I learned very early in my graduate career (in the early 2000s) that I needed different apps for the different phases of writing (drafting, editing, and publishing/printing). Word was great for the latter two, but it was terrible for drafting for me.
Since then, lots of tools have come and gone, but the following are my current indispensable writing tools:
1. Drafts. Drafts’ tagline — “where text starts” — nails exactly what it does for me. It is on all of my digital devices (including my Apple Watch) and syncs across all of them. Every device has shortcuts that get me in the app and out of the way quickly. Swipe shortcuts allow me to archive or process text quickly. And it understands Markdown, so it feeds right into our knowledge base, Ulysses, and email.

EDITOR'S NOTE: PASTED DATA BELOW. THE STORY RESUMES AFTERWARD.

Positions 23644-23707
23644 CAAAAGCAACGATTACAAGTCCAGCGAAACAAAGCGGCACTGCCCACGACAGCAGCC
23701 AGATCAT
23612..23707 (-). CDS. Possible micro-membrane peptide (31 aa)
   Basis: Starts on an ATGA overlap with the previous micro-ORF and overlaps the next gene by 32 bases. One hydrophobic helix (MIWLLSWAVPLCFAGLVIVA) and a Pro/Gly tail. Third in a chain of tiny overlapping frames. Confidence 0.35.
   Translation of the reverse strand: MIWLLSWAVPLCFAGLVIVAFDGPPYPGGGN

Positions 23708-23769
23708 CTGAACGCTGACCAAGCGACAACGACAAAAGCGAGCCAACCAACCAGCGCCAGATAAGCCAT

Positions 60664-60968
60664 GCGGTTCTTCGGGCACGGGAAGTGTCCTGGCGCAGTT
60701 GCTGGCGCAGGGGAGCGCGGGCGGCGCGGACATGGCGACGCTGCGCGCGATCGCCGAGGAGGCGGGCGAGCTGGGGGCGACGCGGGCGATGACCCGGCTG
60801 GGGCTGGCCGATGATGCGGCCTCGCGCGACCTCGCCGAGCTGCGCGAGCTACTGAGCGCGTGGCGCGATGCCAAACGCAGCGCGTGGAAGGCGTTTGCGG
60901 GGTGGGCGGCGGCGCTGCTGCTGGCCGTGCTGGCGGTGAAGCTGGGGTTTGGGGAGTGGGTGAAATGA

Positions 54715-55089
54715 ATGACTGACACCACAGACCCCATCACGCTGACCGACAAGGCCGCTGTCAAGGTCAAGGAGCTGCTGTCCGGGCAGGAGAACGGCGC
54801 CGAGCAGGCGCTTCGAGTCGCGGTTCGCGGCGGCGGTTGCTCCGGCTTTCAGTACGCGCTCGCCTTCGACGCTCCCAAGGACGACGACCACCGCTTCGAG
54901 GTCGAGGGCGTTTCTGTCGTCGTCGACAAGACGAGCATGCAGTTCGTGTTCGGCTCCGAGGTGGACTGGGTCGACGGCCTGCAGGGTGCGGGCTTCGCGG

2. Ulysses. Ulysses is where I draft content of longer than ~200 words. I often start in Drafts and copy and finish longer drafts in Ulysses. It has just enough tools for me to structure longer essays and books. It also syncs across all devices swimmingly.
The can’t-quit-it feature for me, though, is the full-screen focus view — my settings are such that whatever I’m typing is always vertically centered on the screen and focused on my current paragraph. I typically push drafts from Ulysses to Word (for my book editors), Confluence (for internal team docs), or Google Docs (for pieces that need to be edited before publishing).
3. Google Docs. Google Doc’s ubiquity and comment features are what make it my go-to for all but book manuscripts. Long manuscripts are a bear in GDocs and the commercial publishing world still defaults to Word, so it’s just part of the gig.
The three apps above help me go from idea/snippet to longer-form piece to ready-for-public in a few pushes of a button in each phase.